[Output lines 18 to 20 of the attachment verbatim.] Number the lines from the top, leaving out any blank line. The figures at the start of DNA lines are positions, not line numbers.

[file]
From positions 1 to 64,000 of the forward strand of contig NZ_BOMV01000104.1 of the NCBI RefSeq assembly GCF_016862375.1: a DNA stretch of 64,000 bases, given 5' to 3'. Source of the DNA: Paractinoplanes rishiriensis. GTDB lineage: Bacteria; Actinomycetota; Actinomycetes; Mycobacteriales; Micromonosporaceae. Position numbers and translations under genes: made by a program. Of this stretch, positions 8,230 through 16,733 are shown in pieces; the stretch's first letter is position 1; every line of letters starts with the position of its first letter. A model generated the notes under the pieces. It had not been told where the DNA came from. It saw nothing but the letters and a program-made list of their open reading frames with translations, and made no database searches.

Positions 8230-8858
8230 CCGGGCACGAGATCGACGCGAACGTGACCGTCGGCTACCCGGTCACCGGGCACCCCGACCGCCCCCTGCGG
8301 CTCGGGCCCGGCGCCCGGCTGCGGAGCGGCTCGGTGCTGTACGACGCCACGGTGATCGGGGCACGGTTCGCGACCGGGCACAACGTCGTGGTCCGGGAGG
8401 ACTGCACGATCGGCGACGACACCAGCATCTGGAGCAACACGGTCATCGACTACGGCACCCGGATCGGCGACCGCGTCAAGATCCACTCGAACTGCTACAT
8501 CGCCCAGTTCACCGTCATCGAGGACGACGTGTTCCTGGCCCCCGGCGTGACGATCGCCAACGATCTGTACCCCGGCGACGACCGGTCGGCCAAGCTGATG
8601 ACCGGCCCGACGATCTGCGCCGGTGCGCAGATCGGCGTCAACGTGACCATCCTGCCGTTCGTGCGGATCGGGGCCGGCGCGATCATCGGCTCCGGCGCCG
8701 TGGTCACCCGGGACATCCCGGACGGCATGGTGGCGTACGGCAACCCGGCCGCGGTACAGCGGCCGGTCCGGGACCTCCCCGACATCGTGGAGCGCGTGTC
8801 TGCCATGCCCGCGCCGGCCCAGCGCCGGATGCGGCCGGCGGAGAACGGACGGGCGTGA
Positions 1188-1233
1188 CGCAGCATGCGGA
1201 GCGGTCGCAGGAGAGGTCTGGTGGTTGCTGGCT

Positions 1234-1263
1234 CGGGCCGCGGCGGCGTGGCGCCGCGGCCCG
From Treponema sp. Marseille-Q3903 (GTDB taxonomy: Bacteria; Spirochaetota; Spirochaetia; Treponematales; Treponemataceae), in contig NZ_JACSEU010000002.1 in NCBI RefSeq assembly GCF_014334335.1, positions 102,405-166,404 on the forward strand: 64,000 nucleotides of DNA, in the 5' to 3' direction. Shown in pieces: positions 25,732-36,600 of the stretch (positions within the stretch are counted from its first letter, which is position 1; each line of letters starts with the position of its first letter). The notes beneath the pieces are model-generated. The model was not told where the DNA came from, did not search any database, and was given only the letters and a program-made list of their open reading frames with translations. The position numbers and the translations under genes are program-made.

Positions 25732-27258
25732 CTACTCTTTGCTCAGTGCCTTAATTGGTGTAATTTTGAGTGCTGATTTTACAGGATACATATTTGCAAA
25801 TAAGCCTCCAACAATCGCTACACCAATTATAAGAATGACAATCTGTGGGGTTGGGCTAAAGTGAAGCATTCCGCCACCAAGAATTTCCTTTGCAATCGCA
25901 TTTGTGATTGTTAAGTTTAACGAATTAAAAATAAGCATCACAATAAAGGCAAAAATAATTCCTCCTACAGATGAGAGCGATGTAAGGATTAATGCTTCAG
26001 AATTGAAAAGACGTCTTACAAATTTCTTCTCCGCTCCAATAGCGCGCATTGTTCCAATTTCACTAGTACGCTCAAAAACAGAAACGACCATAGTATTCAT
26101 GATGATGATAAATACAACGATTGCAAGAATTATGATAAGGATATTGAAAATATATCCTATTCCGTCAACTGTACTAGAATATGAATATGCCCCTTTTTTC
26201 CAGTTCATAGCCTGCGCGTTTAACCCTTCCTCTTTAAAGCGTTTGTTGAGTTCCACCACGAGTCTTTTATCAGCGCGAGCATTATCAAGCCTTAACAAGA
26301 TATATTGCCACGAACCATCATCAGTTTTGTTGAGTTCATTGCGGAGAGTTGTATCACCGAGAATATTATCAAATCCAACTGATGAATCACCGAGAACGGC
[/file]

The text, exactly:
25801 TAAGCCTCCAACAATCGCTACACCAATTATAAGAATGACAATCTGTGGGGTTGGGCTAAAGTGAAGCATTCCGCCACCAAGAATTTCCTTTGCAATCGCA
25901 TTTGTGATTGTTAAGTTTAACGAATTAAAAATAAGCATCACAATAAAGGCAAAAATAATTCCTCCTACAGATGAGAGCGATGTAAGGATTAATGCTTCAG
26001 AATTGAAAAGACGTCTTACAAATTTCTTCTCCGCTCCAATAGCGCGCATTGTTCCAATTTCACTAGTACGCTCAAAAACAGAAACGACCATAGTATTCAT